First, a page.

From First Place to Last: The National Electricity Market's Policy-Induced 'Energy Market Death Spiral'

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Simshauser, Paul
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2014
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Microeconomic reforms that established Australia's National Electricity Market during the 1990s were extensive. State-owned electricity commissions were vertically and horizontally restructured and many of the restructured businesses were privatised. A mandatory gross pool market was established to facilitate competition amongst generators and retailers and quickly became one of the best-performing wholesale electricity markets in the world. Networks remain regulated under unresponsive 5-year rate cases with flat-rate tariffs persisting, while inflexible 'subsidy schemes' proliferated and forced generation plant entry into an already-oversupplied market. End-use electricity tariffs have since doubled. Misguided and overlapping policy failures are primary causes.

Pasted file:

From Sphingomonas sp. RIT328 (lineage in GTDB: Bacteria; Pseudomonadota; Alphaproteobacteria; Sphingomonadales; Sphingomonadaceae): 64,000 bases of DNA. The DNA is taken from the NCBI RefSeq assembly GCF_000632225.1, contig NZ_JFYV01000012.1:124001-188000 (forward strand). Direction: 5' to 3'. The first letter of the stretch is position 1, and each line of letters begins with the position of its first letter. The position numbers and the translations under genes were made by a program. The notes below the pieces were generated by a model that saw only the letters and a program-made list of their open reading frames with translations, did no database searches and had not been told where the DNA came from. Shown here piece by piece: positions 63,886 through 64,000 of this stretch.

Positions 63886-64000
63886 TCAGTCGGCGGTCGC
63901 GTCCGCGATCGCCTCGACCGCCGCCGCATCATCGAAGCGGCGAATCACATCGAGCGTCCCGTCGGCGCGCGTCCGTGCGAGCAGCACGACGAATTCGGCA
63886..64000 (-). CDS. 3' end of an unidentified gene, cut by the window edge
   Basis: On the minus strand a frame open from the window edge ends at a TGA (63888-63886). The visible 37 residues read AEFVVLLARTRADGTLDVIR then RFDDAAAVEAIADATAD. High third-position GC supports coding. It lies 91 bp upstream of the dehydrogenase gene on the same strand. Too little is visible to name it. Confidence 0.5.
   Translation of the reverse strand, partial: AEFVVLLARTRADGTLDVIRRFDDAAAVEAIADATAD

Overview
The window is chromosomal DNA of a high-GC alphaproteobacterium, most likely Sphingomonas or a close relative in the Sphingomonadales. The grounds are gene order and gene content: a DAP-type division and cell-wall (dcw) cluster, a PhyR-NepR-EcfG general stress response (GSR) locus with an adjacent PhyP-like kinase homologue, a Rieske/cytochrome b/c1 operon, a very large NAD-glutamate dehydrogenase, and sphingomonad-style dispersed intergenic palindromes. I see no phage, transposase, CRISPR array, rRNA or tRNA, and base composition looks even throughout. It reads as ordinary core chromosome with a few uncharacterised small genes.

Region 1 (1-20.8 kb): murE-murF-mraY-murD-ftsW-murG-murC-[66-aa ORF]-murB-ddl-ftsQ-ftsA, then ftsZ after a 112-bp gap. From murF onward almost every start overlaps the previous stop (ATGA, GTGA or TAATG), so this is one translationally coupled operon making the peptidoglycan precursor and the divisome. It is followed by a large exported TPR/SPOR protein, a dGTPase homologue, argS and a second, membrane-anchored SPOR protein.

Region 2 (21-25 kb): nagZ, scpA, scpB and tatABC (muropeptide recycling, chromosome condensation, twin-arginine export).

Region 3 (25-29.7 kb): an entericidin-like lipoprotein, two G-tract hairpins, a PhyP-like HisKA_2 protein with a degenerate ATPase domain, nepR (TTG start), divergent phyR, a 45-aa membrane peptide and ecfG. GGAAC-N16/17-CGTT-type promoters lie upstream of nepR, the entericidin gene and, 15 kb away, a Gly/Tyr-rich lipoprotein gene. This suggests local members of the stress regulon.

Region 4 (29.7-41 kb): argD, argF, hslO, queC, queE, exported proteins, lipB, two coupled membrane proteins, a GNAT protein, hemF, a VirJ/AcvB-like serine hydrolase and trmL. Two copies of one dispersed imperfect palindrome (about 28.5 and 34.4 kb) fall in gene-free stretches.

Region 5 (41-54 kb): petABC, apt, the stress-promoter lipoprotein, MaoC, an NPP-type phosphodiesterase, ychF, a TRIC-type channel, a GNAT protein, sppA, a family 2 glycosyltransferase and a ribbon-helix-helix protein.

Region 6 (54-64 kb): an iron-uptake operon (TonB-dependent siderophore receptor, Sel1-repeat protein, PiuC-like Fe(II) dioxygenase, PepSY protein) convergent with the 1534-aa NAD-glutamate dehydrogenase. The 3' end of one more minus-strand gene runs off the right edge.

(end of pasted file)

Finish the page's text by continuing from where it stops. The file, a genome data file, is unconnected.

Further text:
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The Australian Economic Review

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47

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4

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© 2014 The University of Melbourne, Melbourne Institute of Applied Economic and Social Research. This is the peer reviewed version of the following article: From First Place to Last: The National Electricity Market's Policy-Induced 'Energy Market Death Spiral', Australian Economic Review, Vol. 47 (4), 99. 540-562, 2014 which has been published in final form at http://dx.doi.org/10.1111/1467-8462.12091. This article may be used for non-commercial purposes in accordance with Wiley Terms and Conditions for Self-Archiving (http://olabout.wiley.com/WileyCDA/Section/id-828039.html)

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Economics

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